The PIP comparison of FIG. 5B has the advantages of verifying the message communication between deployment units. For instance, the exemplary process of FIG. 5B may be used to identify those messages that were not received by the inbound deployment unit 120. If, for example, PIP database 126 has an entry matching an entry in PIP database 116, then verification manager 150 can determine that the message was successfully received. The PIP comparison of FIG. 5B also has the advantages in that it may be a relatively quick and efficient check since it is based on the messaging information contained in the PIP databases, as opposed to comparing the all of the actual data (messaging data and business data) that may be included in any sent message.

FIG. 5C illustrates a third exemplary embodiment of the data selection and comparison operations of FIG. 4. In the embodiment of FIG. 5C, verification manager 150 may verify data of system 100 based on the data of outbound PIP database 116.

The verification process of FIG. 5C may be used to verify the outbound communication process. For instance, as discussed above, deployment units consistent with the invention may be responsible for processing business objects of particular types. When, for example, deployment unit 110 creates a business object instance 113, MAI 115 may determine whether to initiate the sending of a message containing the data of business object instance 113 to another deployment unit, such as deployment unit 120. As discussed above, for each message sent, PIP database 116 may store data reflecting the business object data sent by deployment unit 110. Thus, the data of PIP database 116 may thus reflect, in exemplary embodiments, the determinations made by MAI 115 in determining whether to send the data of a particular business object instance 113.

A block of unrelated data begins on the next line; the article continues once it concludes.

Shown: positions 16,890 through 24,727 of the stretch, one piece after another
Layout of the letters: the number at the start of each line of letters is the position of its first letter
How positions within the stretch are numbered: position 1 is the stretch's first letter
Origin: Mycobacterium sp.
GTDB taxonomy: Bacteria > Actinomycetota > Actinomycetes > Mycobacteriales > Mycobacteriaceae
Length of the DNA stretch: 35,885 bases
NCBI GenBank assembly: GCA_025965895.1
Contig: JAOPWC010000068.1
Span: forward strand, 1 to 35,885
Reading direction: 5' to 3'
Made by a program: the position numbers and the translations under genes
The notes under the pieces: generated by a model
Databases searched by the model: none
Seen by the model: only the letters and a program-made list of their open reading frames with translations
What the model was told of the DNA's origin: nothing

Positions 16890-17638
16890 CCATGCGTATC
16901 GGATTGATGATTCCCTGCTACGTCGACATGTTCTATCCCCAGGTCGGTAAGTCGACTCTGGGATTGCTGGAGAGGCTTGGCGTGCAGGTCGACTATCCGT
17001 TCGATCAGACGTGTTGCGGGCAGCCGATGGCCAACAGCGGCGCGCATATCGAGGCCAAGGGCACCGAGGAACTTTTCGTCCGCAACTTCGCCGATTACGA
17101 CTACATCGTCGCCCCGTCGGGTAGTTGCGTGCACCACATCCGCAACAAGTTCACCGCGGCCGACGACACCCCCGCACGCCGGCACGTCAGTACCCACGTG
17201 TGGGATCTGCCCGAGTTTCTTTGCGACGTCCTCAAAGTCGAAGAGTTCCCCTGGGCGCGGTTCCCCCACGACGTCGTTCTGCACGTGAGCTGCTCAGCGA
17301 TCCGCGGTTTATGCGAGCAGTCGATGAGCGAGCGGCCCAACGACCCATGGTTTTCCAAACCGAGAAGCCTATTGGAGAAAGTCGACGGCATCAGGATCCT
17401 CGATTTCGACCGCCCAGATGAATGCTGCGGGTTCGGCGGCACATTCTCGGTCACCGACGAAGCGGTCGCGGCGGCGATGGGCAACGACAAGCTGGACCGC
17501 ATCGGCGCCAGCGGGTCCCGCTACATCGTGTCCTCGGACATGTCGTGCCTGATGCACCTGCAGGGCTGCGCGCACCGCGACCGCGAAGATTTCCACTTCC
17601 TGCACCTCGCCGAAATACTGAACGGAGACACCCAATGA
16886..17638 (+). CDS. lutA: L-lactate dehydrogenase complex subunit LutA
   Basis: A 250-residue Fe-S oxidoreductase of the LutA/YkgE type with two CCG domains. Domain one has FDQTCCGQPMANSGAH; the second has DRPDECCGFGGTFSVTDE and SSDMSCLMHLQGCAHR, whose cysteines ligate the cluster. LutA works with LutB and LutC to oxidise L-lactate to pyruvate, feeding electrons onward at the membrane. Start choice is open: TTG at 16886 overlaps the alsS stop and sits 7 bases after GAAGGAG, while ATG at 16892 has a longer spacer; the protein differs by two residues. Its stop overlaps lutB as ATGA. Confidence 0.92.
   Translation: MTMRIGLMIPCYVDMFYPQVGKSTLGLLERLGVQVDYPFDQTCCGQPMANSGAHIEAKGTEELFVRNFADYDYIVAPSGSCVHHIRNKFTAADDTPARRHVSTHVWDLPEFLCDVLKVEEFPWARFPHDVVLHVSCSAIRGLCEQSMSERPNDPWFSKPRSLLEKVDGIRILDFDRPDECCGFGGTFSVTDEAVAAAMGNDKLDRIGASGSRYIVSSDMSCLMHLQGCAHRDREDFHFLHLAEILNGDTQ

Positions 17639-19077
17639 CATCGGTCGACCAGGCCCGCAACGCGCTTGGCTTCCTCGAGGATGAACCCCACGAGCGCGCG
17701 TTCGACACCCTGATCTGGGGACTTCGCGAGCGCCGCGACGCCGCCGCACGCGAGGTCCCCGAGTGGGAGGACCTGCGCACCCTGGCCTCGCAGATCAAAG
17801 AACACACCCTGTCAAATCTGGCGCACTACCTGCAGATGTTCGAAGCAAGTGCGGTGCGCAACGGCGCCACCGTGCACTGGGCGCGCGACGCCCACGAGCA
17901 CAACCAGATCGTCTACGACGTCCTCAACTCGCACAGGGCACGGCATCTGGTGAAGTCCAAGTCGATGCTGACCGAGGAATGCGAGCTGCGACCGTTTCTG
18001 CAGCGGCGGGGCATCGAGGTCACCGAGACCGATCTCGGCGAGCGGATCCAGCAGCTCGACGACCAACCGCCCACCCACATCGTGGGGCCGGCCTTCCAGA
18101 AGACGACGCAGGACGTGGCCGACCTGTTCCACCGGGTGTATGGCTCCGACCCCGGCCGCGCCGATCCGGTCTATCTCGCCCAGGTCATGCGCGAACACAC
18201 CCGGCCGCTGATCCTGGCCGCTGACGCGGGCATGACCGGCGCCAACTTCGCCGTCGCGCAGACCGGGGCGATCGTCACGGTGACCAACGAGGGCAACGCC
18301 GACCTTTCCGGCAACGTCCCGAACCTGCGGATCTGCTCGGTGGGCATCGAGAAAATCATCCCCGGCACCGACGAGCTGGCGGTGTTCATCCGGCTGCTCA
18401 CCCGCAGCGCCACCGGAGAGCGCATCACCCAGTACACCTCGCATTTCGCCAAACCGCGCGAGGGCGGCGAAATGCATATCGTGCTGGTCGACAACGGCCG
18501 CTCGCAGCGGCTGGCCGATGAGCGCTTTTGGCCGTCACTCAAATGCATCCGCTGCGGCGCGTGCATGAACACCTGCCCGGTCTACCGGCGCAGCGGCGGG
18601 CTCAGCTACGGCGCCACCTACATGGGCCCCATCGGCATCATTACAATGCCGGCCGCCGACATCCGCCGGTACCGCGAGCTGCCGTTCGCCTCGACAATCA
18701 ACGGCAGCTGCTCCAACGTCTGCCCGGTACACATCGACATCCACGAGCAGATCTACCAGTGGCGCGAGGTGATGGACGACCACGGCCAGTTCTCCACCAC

During the messaging process, however, errors may be introduced such that PIP database 116 contains incorrect data with respect to a particular message. Further, in other situations, a record of a particular message may be entirely missing from PIP database 116. Incorrect or missing data in PIP database 116 may thus, in turn, indicate an inconsistency between the data of deployment unit 110 and deployment unit 120. Accordingly, systems consistent with the invention may analyze the data of PIP database 116 to identify data inconsistencies.

Referring to FIG. 5C, selection component 310 may first select the business object instances 113 stored in deployment unit 110 (stage 512). For example, as described above, selection component 310 may use metadata 155 or other selection criteria made by a user to identify and select particular business objects for verification. Selection component 310 may then select a record of PIP database 116 corresponding to a root node ID of a business object 113 (stage 514). As described above, PIP database 116 may store the node IDs of business objects from which copied data was sent in a message. Selection module 310 may thus use the node IDs in the PIP data to identify the PIP data corresponding to the selected business object instance 113 of deployment unit 110.